One of the most common reasons for weariness and frustration among homeschooling parents is the weight of self-inflicted deadlines and standards. It is good, of course, to have goals in mind, but we must always ask ourselves: “Am I seeking to do the Lord’s will, or am I merely pursuing my own agenda?”
As Christian families, we need to view homeschooling not as a glorious end, in and of itself, but rather as a means to an end. The main goal is to raise children who love the Lord, and are committed to following Christ. It is not to produce robots that can recite random facts and data at the drop of a hat.
What a child knows is really insignificant compared to what he or she believes. We must move beyond facts to convictions. It is vital that our children know:
1. What they believe.
2. Why their beliefs are true.
3. How to articulate their beliefs.
4. How to live their beliefs consistently.
Getting the right answers on a test is meaningless unless a child knows how to apply those truths to everyday life. Non-applicable knowledge is worthless. As parents, we want our children to excel academically, and homeschoolers usually do. Our main motivation for homeschooling, however, should not be academic prowess. Instead, we should “Seek first the kingdom of God and His righteousness, and all these (including academic) things will be added to us.” (Matt. 6:33)
We should always stay focused on our long-term goals, but we must consistently follow the leading of the Spirit. Why are we homeschooling? Our main objective should be to fulfill our God-given obligation to “train up our children in the way they should go.” (Prov. 22:6) Psalm 78, Deuteronomy 6 and 11 and many other passages stress the importance of teaching God’s laws to our children.
What is the purpose of an education? God’s primary reasons for commanding you to teach your own children are to:
1) Enable God to purify you (the parent), as you allow the fire and pressure of the homeschool setting to make you into pure gold.
2) To help your children know and love Him, and become prepared to serve Him.
God desires for us to have close family relationships, and He uses the process of family discipleship to develop Godly character in both the children and the parents. God has established and He designed parents to be the primary influences in shaping their children’s values. Parents can’t expect to receive a Godly harvest unless they labor during the planting.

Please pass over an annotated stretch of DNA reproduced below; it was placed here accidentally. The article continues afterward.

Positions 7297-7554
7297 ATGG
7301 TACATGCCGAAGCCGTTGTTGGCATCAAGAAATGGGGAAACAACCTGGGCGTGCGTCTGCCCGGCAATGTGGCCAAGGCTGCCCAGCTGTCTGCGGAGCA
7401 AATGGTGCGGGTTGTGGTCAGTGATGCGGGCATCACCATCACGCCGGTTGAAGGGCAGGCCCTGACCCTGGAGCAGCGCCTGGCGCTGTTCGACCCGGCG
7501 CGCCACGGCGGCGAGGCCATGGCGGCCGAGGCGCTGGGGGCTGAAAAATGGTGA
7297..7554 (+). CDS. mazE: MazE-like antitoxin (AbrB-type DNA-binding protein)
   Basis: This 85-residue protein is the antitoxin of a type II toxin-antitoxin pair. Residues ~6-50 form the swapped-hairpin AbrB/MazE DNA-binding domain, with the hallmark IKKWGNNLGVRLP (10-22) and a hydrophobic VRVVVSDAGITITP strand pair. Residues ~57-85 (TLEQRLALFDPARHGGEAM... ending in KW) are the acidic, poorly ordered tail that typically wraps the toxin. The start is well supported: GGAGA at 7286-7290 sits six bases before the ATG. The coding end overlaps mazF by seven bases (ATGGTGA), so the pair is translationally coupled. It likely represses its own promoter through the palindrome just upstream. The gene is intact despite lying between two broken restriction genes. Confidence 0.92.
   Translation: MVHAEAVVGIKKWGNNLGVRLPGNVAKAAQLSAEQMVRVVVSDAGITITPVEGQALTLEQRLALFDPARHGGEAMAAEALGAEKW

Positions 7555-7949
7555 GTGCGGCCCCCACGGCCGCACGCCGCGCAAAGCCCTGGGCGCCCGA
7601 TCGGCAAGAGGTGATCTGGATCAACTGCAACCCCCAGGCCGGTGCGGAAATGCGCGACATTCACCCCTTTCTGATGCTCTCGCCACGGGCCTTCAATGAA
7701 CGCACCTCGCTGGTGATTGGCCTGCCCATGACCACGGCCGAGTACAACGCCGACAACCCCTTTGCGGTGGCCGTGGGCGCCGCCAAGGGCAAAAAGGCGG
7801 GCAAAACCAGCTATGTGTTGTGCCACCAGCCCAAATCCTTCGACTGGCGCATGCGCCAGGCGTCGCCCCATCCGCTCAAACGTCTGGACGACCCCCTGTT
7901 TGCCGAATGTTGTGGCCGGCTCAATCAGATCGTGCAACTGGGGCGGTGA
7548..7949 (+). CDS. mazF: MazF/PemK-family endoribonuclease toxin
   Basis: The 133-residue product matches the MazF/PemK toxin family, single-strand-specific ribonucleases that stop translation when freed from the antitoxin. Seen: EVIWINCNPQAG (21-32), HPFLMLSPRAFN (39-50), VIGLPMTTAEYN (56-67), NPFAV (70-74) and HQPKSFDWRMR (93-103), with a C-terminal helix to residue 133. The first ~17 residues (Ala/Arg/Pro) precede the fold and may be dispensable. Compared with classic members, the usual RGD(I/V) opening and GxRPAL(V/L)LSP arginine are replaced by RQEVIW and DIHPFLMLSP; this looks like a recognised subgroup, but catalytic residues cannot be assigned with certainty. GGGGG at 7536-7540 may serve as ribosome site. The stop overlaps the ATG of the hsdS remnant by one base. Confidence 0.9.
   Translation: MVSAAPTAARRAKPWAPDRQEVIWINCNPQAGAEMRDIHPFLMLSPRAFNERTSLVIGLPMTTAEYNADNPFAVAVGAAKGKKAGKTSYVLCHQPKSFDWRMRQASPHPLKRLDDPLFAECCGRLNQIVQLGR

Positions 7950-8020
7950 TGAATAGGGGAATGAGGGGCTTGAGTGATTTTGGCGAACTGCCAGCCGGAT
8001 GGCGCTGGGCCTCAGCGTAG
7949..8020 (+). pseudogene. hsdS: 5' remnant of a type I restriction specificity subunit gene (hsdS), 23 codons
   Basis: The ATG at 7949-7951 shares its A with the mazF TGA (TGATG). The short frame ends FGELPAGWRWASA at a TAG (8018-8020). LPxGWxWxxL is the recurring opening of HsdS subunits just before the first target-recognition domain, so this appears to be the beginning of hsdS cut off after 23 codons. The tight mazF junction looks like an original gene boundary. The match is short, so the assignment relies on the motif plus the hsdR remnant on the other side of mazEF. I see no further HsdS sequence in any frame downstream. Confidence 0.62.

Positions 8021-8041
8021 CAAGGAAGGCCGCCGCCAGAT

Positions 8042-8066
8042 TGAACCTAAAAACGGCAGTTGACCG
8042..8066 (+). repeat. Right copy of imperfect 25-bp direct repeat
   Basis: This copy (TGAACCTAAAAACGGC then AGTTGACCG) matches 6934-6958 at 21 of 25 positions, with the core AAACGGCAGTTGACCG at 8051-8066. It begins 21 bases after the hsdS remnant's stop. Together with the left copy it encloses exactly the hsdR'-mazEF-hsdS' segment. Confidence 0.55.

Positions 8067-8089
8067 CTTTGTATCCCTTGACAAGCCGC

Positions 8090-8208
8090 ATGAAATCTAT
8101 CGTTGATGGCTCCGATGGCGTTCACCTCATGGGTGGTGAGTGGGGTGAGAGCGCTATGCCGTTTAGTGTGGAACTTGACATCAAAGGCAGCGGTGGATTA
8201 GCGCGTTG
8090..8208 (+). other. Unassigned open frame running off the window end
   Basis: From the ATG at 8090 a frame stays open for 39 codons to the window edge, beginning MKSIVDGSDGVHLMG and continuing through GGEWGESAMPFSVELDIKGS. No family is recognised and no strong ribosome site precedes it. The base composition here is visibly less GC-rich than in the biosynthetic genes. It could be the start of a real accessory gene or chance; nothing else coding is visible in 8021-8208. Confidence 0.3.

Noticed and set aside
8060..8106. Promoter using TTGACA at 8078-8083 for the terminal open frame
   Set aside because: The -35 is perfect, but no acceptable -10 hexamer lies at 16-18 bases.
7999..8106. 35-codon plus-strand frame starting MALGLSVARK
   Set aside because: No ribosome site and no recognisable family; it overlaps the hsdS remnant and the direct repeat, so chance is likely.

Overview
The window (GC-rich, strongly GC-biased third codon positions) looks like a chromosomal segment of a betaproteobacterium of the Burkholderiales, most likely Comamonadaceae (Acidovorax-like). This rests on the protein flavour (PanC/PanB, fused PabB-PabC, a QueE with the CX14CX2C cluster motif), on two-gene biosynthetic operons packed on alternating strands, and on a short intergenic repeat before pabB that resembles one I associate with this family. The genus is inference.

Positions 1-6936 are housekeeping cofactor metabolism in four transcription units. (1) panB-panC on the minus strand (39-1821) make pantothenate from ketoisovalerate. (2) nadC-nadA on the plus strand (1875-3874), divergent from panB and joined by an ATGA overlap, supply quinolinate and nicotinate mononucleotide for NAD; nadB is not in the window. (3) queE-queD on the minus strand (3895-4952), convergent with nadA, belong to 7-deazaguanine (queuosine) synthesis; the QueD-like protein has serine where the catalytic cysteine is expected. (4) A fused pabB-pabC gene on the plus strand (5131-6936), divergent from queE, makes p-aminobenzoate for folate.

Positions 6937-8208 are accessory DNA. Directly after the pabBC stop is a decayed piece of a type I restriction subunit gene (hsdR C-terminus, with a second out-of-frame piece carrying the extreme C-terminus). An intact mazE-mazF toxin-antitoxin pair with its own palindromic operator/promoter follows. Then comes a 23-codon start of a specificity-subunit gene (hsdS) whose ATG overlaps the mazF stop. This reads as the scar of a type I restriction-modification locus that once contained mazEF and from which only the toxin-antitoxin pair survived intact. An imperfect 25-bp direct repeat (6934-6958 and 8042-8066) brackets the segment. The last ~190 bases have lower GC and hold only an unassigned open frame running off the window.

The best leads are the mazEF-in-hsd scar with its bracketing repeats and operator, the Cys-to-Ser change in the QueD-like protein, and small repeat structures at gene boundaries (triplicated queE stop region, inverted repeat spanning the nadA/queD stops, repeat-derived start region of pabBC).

We must learn to view home education as a lifestyle decision, and not merely an academic alternative. Use every available moment to teach eternal principles. Developing a Biblical worldview in children is not something that happens by accident. It is taught by formal instruction and caught by the Godly example of the parents.
By keeping in mind that we are homeschooling because we want to raise children who love Jesus, we won’t be so frustrated if our child doesn’t understand Phonics or Chemistry. I’ve seen some mothers become so frustrated by their inability to communicate math facts that they scream at their children and throw books! In trying to teach academics, are we achieving our ultimate goal of developing Godly character? Nothing is so important that it overrides our relationships with God and each other.
It is also easy to get caught up in the busyness of activities, running our children here and there, and over-committing ourselves into panic. Are all the programs we are involved in bringing us closer to God and each other, or are they mostly wearing us out? We may need to recalibrate our compass. What does God expect of us?
“He has shown you, O man, what is good, and what the Lord requires of you. To do justly, love mercy, and walk humbly with your God.” (Micah 6:8)
“Let us hear the conclusion of the whole matter: Fear God and keep His commandments, for this is the whole duty of man.” (Ec. 12:13)
“You shall love the Lord your God with all your heart, and with all your soul, and with all your strength, and with all your mind; and your neighbor as yourself.” (Luke 10:27)
”Bear one another’s burdens, and so fulfill the law of Christ.” (Gal. 6:2)
If we focus on teaching eternal principles, and developing Christ-like character in our children, we will have academic success as a natural result of our obedience to God. We should not merely teach our children what to believe, but show them why our beliefs are true. They should be able to determine, from the principles in Scripture, what is good and what is evil. They should recognize absolute truths and be able to reason from a Biblical worldview.
By keeping obedience to God as our primary reason for homeschooling, we will have the flexibility to change our educational approaches, relax in the face of deadlines, and put family relationships above SAT scores. We can have a joyful, peaceful, loving family and still achieve an academic standard superior to the world; but we must keep Christ as the focus and avoid humanistic expectations.
Israel Wayne (www.IsraelWayne.com) was home educated and currently serves as Marketing Director for Wisdom’s Gate, publisher of the national magazine Home School Digest. Israel is the author of the book, Homeschooling From A Biblical Worldview, published by Wisdom’s Gate, and is the site editor for www.ChristianWorldview.net